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Event Series Event Series: Gluten-free Kitchen Skills

How many gluten-free flours can you name off the top of your head? Six? Twelve? In this class, trainer Melanie Leeson will introduce participants to 20 different gluten-free flours, leaving you in no doubt that your gluten-free kitchen skills will improve out of sight. That’s important, because for those unable to tolerate gluten, the search for recipes to help us create our own safe foods is seemingly never ending.


After an informative introduction to gluten-free flours and their texture, taste and how to use them, you will have the opportunity to cook a collection of Melanie’s Mettle + Grace recipes.


Meet your trainer

Melanie Leeson is the director of Mettle +Grace. A passionate chef and campaigner for food as medicine, Mel is focused on cooking with wholefoods; catering for intolerances, allergies and diagnosed diets. Mel combines her experience in the industry working as head chef at Monk Bodhi Dharma, My Goodness Organics and Pressed Juices with her own health dilemmas to bring you an informative and fun workshop on food for the gut and mind.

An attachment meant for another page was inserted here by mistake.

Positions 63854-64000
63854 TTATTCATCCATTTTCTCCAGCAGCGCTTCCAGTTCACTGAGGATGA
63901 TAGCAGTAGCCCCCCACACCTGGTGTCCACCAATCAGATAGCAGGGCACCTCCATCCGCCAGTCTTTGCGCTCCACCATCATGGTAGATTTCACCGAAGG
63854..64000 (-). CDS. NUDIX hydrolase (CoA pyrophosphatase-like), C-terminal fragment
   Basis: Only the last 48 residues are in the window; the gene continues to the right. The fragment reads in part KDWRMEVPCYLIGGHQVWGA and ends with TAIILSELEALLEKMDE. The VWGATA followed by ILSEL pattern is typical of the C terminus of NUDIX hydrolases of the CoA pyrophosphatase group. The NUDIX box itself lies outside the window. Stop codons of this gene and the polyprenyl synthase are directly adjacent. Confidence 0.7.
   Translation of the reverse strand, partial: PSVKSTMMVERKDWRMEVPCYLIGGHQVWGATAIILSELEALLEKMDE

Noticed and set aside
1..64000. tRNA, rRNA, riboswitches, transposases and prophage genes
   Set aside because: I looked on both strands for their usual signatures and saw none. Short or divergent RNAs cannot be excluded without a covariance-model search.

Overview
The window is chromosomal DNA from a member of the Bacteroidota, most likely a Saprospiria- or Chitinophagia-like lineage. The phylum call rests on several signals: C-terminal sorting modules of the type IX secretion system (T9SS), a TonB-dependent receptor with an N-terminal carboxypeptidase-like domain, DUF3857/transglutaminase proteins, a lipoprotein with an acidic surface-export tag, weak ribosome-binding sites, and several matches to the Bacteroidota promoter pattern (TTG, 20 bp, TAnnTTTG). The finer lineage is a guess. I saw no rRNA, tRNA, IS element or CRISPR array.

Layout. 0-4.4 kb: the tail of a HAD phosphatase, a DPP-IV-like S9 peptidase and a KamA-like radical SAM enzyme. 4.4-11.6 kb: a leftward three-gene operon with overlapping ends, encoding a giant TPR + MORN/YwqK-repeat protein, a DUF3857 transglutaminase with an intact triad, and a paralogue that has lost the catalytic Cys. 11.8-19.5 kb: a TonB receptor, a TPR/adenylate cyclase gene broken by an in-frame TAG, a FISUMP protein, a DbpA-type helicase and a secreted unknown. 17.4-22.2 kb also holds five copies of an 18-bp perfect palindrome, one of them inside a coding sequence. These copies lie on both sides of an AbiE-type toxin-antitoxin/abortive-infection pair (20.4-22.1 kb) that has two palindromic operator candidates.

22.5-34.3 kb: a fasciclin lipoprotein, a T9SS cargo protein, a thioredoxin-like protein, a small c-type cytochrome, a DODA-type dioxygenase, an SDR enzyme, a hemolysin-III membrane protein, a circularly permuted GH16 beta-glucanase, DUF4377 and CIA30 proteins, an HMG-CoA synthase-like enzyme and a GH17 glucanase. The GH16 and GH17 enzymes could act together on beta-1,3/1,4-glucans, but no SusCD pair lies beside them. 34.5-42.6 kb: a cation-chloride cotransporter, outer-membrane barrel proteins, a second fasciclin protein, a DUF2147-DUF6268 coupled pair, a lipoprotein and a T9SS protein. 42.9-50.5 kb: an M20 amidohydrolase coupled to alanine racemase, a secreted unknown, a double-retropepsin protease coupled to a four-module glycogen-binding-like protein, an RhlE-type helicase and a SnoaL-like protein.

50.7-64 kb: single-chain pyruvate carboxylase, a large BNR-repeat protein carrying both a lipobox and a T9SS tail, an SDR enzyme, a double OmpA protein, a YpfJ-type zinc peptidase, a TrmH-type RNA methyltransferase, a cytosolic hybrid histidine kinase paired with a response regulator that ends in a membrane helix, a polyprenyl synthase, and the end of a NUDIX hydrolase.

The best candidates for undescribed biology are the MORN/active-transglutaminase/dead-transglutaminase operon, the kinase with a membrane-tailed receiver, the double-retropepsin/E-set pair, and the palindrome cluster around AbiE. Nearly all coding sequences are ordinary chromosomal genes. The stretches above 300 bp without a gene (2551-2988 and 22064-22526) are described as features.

Workshop Specifics

About the Workshop

In the workshop you will:

  • Create your own gluten-free flour blend for cakes and baked goods
  • Have the chance to implement your learning by baking a cake
  • Make crackers to pair with a seasonal dip
  • Making our own pizzas and a simple short-crust pastry dough for quiche
  • Sit down to eat lunch together

What should i bring?

  • Apron
  • Notepad and pen
  • Containers for leftovers

What should I wear?

  • Enclosed footwear and long hair tied back.

Is this Workshop appropriate for me?

  • This workshop is recommended for coeliacs, gluten-intolerance and gluten-sensitivity and will also be nut free. Dairy-free can be accommodated with notice.
  • Some information about Gluten –
    Gluten is a type of protein found in grains including wheat, barley and rye. This protein makes up a high percentage of the amino acids found in these grains. Unfortunately, “modern wheat” is causing issues for many people around the world, but not all. The majority of wheat grains today come from a variety created in the 1960s through cross-breeding and genetic manipulation. With the aim of achieving a grain that produces a higher-yield and lower cost crop. It has snuck into a large majority of products sitting on supermarket shelves.

Terms and conditions

Our booking and refund policies, concession pricing information, FAQs, as well as other general terms and conditions can be viewed here.

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